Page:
The law on religious groups does not provide broad tax exemptions or other benefits for religious groups; however, the financial laws exempt from tax goods imported by religious groups if the groups can demonstrate importation of the goods is in the public interest. Some religious schools have agreements with the government entitling them to tax exemptions when investing in infrastructure or purchasing school equipment and educational materials.

The official curriculum includes religion and morality classes for all primary and secondary schools. The program offers religious instruction in Catholicism, Protestantism, and Islam, although all classes may not be available if the number of students interested is insufficient in a particular school. Students are free to choose from one of these three religion classes or attend morality classes instead.

The country is a party to the International Covenant on Civil and Political Rights.

Government Practices

The president of the country’s chapter of the Seventh-day Adventist Church, Lameck Barishinga, arrested in October 2019, remained in prison without formal charges. On September 24, according to media reports, the government met with a delegation from the East-Central Africa Division (ECD) of the Seventh-day Adventist Church, headquartered in Kenya, to discuss the imprisonment and other issues stemming from the ECD’s appointment of Barishinga as head of the Church after dismissing his predecessor in 2018. The government recognized the Church’s new four-person executive committee, appointed by the ECD in September to lead the Church until internal elections in July 2021, and during a joint press conference with the ECD delegation, urged members to accept the new leadership and avoid internal conflicts. On October 17, police intervened to prevent violence when former Church President Joseph Ndikubwayo led a group attempting to enter a church in Bujumbura during services held by David Bavugubusa, the chair of the new executive leadership committee; police arrested Ndikubwayo and an undetermined number of church members.

On November 10, the General Conference of Seventh-day Adventists released a statement thanking God for increasing religious liberty and freedom of conscience in the country, and expressing hope there would be even more progress in religious liberty activities in the country.

On February 27, police detained for two days Pastor Arthemon Nzambimana of Eglise Vivante (Living Church), who replaced former Pastor Edmond Kivuye after he fled Burundi in 2015. The police did not give a reason for the detention, but according to media and civil society representatives, the government likely disapproved of his leadership and intended to install Terence Mpanuwaka, a pastor considered close to the government, as the head of the Church. Police arrested Nzambimana again in May along with 10 other pastors from the Church and released them five days later after further questioning. Media reported police continued to interrogate Nzambimana periodically throughout the year, but that he was at liberty at year’s end.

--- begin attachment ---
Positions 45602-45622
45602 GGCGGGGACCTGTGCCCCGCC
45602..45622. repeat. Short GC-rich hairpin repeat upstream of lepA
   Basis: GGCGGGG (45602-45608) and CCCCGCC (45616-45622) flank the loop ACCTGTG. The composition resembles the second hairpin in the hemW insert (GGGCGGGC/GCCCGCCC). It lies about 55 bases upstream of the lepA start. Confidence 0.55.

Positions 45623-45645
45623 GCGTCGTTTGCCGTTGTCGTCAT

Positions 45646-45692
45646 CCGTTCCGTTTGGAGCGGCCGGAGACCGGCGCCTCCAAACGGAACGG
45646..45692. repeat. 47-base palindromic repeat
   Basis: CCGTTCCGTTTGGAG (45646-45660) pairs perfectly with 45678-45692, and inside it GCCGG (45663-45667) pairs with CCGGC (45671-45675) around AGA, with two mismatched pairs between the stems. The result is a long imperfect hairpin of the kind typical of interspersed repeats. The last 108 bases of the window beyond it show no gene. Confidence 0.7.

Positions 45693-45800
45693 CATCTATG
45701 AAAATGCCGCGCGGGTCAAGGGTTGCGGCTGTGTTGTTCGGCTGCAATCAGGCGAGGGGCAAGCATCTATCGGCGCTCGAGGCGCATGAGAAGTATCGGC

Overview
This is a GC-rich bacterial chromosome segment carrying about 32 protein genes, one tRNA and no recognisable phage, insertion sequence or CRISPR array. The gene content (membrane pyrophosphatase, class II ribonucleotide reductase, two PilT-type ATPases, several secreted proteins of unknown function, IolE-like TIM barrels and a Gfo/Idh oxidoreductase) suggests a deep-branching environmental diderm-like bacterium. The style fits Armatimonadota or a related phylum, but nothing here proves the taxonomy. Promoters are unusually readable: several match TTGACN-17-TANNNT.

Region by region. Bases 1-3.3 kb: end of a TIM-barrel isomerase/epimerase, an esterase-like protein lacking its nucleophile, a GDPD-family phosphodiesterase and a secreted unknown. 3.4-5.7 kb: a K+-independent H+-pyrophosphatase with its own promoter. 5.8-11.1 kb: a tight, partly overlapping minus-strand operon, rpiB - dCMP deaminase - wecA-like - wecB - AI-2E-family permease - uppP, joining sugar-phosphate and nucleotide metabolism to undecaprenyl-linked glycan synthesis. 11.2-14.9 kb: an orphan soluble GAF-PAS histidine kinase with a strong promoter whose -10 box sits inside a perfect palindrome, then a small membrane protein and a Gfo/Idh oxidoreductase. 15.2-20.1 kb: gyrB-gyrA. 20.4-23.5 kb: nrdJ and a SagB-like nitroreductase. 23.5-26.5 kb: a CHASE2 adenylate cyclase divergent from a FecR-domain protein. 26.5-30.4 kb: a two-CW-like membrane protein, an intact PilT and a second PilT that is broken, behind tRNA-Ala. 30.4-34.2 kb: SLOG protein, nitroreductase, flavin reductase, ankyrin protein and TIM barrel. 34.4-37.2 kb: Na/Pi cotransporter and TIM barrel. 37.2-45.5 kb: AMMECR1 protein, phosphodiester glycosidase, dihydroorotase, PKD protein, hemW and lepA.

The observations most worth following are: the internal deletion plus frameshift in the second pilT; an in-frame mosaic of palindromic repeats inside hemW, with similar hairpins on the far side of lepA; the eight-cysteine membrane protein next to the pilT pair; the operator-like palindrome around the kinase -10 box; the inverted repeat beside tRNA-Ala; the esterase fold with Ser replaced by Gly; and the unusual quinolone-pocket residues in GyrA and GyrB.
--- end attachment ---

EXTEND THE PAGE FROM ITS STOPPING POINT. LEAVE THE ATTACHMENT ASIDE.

On October 18, the government closed two Free Methodist churches in Cibitoke Province following clashes between members of the churches in which two persons were injured. Media reported tensions arose over internal conflicts between members of the churches’ leadership and congregations, which led to police intervening and arresting four church members for public disturbance.

Government officials routinely employed religious rhetoric before, during, and to a slightly lesser extent after the May national election in the context of political speeches, and invoked divine guidance for political and other important decisions. Opposition parties generally did not employ similar religious rhetoric during the campaign.

Pressure to join the Church of the Rock, run by former First Lady and ordained minister Denise Bucumi-Nkurunziza, significantly decreased according to observers, after President Evariste Ndayishimiye, a Catholic, assumed office in June.

President Ndayishimiye met with Protestant church leaders in October to discuss their roles in strengthening unity and social cohesion. According to media reports, the President urged them to manage peacefully conflicts within their churches because those conflicts sometimes led to public disorder. President Ndayishimiye also met with the Conference of Catholic Bishops in July and asked for their support of government development projects.

In July, the Ministry of Interior announced the suspension of requests to register new religious groups until further notice, citing the need for the ministry to design new registration and approval procedures. The ministry continued its 2019 suspension of construction of new churches and mosques in Bujumbura, which it stated was meant to guarantee order and provide better zoning regulation for the construction of future buildings.

Media reported weekly visits by government officials to various churches throughout the year, including by the President, Prime Minister, Speaker of the National Assembly, and President of the Senate. In some instances, officials were given the opportunity to preach about scriptures and moral issues. The Senate President also served as the legal representative of the Free Methodist Church in the country.